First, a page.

Dirk Dumon, in "Choreography Coaching in the Field of Amateur Dance in the Netherlands" (Contemporary Choreography: A Critical Reader, ed. Jo Butterworth and Liesbeth Wilschut, 2009), approaches fair witness from the context of coaching, citing Peter Dalmeijer: "Fair witness is a position we can take with respect to others and ourselves or, in other words, taking the position of an impartial (Dalmeijer 2003: 29)." In context, Dumon is describing how a coach sees elements that are overlooked but important.

It may be that Fair Witness is adaptable to your case as well. However, I would expect that you would need to define the usage specific to your course and context, since otherwise the concept is generalizable to areas unrelated to your own, like libraries and coaching.

  • While a few authors may analogise whatever they are writing about to the fictional Fair Witnesses, that doesn't make Fair Witness a standard, established, technical term, even in their fields (i.e. a term that would be readily understood outside an article in which the analogy is explicitly explained).
    – jsw29
    Commented May 2, 2023 at 16:46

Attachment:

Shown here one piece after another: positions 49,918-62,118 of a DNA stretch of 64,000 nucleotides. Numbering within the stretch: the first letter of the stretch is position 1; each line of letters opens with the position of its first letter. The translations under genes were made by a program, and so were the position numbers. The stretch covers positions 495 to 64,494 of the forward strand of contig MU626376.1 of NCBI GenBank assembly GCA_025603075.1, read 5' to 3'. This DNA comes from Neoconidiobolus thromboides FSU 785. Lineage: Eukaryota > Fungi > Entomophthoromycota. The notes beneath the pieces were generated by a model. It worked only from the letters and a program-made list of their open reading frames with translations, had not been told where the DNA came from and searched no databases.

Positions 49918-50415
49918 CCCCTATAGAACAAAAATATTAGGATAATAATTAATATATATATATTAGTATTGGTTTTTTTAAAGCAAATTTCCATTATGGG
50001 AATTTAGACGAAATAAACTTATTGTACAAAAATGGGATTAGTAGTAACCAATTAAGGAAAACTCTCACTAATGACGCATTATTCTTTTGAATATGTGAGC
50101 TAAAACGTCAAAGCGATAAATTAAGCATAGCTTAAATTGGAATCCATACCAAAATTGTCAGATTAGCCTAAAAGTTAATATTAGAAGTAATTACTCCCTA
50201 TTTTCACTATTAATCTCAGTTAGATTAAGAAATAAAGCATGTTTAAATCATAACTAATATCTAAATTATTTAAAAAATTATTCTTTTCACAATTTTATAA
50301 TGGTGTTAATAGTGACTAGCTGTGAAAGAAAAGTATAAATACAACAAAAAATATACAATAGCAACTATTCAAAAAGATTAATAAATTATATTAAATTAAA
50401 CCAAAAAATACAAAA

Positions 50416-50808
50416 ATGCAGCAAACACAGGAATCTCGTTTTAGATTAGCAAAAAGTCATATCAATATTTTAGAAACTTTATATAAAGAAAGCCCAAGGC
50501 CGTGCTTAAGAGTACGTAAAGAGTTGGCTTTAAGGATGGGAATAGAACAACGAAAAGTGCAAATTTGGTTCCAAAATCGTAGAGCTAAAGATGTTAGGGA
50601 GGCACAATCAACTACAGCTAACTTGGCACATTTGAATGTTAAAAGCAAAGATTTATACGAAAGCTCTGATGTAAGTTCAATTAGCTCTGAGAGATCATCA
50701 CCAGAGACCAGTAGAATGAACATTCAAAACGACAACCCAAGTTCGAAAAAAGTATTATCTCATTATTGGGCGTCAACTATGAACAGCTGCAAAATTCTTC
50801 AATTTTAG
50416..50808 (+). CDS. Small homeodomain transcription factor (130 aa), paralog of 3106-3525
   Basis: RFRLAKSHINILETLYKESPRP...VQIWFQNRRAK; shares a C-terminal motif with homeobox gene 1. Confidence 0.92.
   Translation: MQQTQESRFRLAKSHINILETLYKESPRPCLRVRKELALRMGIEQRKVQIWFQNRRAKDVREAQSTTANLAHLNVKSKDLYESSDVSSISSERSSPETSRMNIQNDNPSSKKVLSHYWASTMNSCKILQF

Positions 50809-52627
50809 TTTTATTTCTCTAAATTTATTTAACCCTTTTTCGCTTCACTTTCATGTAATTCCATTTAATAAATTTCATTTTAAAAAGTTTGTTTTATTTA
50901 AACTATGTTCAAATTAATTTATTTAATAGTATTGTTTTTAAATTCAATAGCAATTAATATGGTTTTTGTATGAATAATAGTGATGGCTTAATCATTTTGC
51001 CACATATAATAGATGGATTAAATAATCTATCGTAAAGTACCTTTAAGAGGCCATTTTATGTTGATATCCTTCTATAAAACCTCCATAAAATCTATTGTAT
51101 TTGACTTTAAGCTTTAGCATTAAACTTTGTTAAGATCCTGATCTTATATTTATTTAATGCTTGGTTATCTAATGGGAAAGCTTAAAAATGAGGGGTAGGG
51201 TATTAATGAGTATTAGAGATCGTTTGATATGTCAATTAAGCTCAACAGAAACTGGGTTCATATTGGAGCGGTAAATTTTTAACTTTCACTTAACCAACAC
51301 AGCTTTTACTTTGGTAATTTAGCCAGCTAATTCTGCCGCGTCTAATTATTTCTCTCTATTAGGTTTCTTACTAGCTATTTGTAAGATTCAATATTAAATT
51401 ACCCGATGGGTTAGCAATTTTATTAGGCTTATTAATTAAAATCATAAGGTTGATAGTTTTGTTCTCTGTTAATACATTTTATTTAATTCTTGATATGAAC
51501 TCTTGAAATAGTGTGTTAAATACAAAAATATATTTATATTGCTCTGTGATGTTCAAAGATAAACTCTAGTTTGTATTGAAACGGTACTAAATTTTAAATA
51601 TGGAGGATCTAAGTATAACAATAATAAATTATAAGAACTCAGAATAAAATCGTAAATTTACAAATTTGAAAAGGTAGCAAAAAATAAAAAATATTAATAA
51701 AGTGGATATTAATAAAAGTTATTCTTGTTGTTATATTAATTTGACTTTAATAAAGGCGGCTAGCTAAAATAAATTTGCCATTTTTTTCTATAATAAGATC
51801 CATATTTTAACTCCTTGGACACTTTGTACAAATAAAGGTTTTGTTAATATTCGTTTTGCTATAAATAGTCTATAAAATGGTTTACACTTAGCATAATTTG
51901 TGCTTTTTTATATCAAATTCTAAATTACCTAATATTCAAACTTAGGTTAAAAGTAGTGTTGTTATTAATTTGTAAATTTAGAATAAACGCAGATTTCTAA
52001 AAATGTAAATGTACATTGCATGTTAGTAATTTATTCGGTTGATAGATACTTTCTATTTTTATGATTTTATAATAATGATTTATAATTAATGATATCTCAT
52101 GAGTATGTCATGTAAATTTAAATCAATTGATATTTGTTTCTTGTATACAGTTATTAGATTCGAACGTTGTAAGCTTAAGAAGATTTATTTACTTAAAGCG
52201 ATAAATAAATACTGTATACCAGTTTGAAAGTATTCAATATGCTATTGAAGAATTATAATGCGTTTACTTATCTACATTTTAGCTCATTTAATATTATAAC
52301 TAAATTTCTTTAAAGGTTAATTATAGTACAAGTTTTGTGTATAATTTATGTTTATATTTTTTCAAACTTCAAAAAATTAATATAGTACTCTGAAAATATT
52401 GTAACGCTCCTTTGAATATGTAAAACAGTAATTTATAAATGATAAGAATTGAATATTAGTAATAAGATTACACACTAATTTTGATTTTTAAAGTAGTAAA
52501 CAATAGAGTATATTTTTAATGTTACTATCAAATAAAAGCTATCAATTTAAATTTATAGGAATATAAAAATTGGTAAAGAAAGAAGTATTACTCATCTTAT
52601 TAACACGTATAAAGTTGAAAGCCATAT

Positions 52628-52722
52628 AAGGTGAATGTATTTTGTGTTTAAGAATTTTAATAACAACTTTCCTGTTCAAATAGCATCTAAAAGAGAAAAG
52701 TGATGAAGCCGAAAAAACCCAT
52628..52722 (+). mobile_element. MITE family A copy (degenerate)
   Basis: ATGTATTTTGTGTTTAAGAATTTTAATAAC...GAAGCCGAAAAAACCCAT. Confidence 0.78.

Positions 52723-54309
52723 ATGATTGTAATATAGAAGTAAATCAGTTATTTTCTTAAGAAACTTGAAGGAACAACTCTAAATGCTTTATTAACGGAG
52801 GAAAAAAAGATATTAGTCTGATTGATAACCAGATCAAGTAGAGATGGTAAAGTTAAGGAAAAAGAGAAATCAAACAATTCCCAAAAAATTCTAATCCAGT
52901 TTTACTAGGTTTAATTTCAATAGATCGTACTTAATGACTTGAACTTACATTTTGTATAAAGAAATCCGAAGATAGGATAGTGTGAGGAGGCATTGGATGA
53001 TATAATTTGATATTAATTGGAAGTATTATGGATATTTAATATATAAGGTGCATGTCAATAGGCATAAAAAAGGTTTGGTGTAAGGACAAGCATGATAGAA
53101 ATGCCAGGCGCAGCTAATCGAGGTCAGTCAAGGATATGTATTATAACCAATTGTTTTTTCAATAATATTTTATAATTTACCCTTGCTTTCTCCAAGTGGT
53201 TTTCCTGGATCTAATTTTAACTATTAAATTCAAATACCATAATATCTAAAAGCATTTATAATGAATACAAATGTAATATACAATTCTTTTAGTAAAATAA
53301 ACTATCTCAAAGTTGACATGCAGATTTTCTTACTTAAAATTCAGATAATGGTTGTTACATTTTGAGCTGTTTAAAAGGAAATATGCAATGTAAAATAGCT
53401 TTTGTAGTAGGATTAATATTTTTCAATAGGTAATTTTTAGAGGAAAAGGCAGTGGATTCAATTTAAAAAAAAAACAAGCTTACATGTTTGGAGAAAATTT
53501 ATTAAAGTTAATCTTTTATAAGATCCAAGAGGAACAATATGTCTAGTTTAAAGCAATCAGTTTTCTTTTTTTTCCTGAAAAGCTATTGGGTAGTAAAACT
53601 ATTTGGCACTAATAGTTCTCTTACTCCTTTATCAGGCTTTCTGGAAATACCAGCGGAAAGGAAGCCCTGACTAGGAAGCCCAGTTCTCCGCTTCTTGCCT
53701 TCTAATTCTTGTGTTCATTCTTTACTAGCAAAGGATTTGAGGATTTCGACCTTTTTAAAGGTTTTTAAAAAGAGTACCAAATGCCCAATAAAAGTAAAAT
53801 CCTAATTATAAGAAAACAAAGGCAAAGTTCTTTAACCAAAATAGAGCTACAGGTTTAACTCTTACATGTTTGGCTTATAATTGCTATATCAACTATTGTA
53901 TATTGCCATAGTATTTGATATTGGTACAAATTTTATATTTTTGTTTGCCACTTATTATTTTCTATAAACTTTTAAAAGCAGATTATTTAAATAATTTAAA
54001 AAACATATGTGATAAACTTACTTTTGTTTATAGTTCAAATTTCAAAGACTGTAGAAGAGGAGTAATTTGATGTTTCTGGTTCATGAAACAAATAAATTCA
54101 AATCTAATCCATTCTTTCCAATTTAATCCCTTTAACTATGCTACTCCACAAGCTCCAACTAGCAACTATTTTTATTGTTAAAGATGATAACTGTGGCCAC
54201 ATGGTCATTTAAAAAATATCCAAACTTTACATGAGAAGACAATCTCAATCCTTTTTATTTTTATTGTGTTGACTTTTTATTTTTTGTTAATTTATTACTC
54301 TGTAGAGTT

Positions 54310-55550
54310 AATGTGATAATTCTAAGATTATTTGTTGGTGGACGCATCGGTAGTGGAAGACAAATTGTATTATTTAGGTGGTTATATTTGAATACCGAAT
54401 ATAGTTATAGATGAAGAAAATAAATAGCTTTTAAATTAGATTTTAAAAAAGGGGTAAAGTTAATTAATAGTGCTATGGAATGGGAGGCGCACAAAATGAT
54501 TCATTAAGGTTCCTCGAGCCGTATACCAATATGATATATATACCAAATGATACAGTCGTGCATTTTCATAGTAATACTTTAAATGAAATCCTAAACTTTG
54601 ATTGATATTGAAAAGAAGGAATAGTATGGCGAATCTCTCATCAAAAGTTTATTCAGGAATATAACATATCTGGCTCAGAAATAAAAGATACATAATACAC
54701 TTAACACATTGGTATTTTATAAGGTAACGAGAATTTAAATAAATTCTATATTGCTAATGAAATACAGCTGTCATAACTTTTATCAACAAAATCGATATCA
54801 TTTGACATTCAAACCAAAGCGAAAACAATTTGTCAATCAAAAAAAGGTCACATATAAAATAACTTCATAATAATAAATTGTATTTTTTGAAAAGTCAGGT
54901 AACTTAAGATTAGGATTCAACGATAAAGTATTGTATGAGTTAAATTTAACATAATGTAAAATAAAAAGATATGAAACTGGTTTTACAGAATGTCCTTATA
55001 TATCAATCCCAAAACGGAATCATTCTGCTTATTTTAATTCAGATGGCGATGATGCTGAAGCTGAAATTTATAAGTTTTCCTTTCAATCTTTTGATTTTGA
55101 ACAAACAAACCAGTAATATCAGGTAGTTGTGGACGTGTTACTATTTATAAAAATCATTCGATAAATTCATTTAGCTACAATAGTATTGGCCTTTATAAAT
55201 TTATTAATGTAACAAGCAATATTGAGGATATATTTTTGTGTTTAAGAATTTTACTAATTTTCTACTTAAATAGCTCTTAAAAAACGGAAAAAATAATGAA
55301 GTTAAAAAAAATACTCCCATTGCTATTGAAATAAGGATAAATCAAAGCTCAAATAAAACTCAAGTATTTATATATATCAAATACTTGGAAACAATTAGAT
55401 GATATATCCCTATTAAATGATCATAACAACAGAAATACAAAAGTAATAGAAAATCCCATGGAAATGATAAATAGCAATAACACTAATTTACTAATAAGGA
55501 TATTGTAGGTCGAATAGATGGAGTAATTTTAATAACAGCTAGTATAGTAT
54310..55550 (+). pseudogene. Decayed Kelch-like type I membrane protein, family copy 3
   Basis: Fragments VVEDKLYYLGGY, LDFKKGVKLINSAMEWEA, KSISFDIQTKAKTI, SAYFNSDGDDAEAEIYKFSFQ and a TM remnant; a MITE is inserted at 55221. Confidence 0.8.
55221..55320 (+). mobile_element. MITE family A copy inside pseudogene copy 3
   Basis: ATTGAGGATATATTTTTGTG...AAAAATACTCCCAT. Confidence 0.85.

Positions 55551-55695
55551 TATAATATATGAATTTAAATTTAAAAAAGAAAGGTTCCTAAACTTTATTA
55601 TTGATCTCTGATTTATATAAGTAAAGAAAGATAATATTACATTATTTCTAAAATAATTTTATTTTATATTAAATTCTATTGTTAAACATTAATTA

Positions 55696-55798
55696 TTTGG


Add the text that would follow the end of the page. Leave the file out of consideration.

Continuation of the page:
Questions about the technical terminology of a particular field (in this case, engineering ethics) are better addressed to the experts in that field than to the people with general interest in the language, as are typical contributors to this site. Now, the OP is presumably an expert in the field in which he plans to teach a university-level course and thus familiar with the scholarly literature in that field. If he hasn't seen the term regularly used in the literature, that answers the question; nothing that anybody could say on this site can possibly cancel out the crucial significance of that fact. It should be noted that the question implies that the OP himself hasn't seen the term used in the literature at all: the only connection that he was able to find between the novel and the academic literature is that Wikipedia's article on the novel cites a few sources that refer to the novel's use of the term. If actual use of the term had been established in the relevant scholarly literature, the OP would have encountered it directly in his own research.